Review: Darksiders Genesis

The Darksiders series has always occupied one of those odd places in the pantheon of video games. It’s popular and well-loved enough that there’s clearly a demand for more installments, yet none of the games in the apocalyptic series have ever been big enough to stand out amongst their peers. Perhaps it’s time for a fresh angle, which Darksiders Genesis is bringing to the table…both figuratively and literally. In contrast to the more third-person Zelda-inspired main entries, Genesis is a top-down, mostly straightforward dungeon crawler. It’s the type of approach that adds something unique while still feeling familiar, and for the most part, pays off.

I should get this out of the way first: Darksiders Genesis is one of those games that I always find difficult to review. Not due to being too complex or bad, mind you. Far from it, in this case. But it’s one of those games where I could probably spend a good three to five paragraphs going over how every good thing I enjoyed comes attached with negative thing (minor or major), but when it comes to the game’s positives concerning its most important areas, it all mainly boils down to “It’s just really, really fun,” which would awkwardly take up less space. So allow me to just skip ahead with a sneak peak at the closing comments and just state that this is a fun and action-packed game that you should totally check out.

But let’s begin proper by delving into the game’s story. As the title may suggest, Darksiders Genesis is actually a prequel to the main series. You play as Strife and Wrath, two of the Horsemen of the Apocalypse. The council that maintains balance has given them orders to investigate Lucifer, who apparently has a plan to screw over humanity by granting additional power to other demons. And…well, really, that’s all you get for the longest time. Yes, the story isn’t one of the game’s strong suits. I do appreciate that you don’t need to me a master of the series’ lore in order to understand things, but the plot structure suffers by taking the “Your princess is in another castle” approach. Complete one chapter to get Macguffin A, which leads to Macguffin B in another chapter, which leads to C, et cetera.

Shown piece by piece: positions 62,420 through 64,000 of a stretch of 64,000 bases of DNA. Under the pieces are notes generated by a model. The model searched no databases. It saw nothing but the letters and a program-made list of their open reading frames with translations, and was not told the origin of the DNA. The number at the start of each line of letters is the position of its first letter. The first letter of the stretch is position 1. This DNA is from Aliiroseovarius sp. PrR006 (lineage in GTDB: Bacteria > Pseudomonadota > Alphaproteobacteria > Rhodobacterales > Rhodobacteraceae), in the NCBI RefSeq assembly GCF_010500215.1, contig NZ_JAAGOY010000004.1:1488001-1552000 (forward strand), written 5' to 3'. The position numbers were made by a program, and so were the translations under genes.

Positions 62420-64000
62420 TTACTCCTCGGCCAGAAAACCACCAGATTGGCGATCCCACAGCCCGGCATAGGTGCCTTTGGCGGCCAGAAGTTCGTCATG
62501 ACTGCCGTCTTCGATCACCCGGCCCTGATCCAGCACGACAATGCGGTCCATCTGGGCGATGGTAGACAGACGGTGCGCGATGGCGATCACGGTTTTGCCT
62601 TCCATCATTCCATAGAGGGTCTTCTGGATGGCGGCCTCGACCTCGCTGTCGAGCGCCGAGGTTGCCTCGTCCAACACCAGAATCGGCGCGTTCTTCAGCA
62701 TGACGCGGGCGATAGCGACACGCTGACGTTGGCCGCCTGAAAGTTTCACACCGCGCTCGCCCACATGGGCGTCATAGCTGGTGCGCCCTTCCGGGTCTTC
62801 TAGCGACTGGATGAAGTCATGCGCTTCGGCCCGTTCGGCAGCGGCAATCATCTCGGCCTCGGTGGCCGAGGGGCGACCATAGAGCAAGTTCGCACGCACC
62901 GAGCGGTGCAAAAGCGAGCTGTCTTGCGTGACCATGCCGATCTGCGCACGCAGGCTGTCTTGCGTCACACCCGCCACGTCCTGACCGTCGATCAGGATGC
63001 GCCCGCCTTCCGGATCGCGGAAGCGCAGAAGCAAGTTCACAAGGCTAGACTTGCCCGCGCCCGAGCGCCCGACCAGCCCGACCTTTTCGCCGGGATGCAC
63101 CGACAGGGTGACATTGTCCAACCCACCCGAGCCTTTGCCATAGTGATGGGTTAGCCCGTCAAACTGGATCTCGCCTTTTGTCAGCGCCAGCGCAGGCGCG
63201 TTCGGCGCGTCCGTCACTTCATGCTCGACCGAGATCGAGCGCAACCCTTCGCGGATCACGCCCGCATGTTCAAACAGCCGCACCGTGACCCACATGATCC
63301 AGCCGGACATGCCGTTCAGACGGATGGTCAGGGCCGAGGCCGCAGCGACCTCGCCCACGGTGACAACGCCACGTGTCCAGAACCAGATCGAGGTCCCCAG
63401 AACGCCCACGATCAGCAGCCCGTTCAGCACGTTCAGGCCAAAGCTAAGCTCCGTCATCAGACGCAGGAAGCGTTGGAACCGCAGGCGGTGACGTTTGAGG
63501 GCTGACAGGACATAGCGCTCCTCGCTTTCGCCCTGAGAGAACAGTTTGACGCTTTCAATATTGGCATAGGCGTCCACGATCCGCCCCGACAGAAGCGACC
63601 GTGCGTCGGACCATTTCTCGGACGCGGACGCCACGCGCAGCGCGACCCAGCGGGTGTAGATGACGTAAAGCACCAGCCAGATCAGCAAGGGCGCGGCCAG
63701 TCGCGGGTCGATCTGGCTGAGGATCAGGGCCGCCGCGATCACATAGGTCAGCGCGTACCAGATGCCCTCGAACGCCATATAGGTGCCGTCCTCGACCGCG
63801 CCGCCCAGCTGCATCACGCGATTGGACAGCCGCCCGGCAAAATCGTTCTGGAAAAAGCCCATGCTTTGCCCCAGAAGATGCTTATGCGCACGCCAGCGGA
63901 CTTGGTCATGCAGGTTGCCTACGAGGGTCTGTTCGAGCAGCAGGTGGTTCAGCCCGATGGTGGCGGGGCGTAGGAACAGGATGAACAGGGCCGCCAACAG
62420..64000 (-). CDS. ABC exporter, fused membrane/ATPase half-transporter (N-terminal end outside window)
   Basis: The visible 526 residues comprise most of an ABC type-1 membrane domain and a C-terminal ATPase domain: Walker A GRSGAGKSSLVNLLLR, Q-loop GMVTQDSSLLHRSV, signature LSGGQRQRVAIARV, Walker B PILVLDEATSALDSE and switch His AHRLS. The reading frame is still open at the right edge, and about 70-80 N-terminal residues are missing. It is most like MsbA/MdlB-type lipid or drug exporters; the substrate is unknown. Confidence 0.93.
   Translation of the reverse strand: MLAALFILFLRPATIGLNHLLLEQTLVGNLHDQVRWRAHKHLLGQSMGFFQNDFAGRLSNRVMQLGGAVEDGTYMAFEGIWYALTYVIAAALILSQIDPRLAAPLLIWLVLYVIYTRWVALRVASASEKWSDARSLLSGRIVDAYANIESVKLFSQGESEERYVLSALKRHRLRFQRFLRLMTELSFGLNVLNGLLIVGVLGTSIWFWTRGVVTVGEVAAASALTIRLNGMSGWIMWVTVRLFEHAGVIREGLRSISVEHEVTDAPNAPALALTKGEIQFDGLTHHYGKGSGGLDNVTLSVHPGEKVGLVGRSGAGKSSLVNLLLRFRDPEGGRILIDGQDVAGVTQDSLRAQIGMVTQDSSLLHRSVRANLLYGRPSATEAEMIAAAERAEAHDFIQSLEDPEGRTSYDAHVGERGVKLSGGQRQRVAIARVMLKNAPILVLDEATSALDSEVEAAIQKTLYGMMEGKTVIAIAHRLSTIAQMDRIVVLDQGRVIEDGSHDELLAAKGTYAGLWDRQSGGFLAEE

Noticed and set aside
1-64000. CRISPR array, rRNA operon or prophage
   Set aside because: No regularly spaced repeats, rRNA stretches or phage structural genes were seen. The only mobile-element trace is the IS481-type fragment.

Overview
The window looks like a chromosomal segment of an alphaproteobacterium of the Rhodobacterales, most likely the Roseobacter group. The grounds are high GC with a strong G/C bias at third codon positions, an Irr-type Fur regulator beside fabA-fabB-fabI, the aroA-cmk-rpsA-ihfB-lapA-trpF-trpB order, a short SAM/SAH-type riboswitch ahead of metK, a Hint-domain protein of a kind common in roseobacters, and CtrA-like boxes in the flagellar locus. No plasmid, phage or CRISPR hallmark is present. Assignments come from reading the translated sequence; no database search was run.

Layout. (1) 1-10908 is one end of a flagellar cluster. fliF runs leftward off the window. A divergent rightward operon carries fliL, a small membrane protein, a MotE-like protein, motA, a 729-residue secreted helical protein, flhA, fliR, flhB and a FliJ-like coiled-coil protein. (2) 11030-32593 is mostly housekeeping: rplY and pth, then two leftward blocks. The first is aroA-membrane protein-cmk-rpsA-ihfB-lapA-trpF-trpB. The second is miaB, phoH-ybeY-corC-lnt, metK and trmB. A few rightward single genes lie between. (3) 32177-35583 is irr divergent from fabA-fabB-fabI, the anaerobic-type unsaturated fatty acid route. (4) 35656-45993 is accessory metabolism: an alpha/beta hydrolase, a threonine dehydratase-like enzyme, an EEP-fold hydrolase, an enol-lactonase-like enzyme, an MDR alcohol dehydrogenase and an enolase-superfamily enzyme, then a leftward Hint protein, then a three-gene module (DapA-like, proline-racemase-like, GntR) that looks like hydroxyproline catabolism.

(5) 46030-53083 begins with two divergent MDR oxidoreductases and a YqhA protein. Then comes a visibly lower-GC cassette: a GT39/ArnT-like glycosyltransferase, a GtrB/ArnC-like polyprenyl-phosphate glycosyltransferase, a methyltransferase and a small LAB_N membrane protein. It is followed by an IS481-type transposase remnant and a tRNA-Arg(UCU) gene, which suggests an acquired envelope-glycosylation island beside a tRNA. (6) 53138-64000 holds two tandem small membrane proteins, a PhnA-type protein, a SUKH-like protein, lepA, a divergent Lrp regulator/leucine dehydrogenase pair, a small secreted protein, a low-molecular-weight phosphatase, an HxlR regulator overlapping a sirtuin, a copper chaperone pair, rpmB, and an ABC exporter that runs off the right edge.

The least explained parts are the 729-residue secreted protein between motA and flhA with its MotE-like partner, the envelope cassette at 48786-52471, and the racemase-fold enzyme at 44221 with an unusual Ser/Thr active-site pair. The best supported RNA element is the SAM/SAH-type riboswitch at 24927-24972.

Thankfully, what Darksiders Genesis lacks in story, it does make up for in memorable characters via its various demons, all with some neat designs and particularly nice voice acting that gets across a ton of personality. The standout, though, is Strife, making his debut in this series. Basically, imagine what would happen if you combined Garrus from the Mass Effect games with Krombopulos Michael from Rick and Morty. A snarky, kill-happy quipster that packs a mean pair of guns. He hits that exact perfect sweet spot of being just comical enough without venturing to annoyance territory and easily makes for one of the year’s best characters. It also helps that his rapid-fire pistols make for fun twin-stick gameplay.

In fact, I would actually argue that War suffers in comparison. He’s still a good character, mind you, it’s just his more stoic personality really can’t compare with Strife. They do work great as a pair, though. It does come across as the standard “buddy cop” setup at first, but they do get some great banter at times. The two are basically siblings, and the dialogue actually gets this through, showcasing a good dynamic. But War does also pale gameplay-wise…well, at least to me. Strife goes for the long-distance approach, and War opts for melee, and in a game where you can easily find yourself facing eight or more enemies at a time, choosing the one who can keep a crowd at bay from a distance felt like a no-brainer (as my screenshots here can attest to).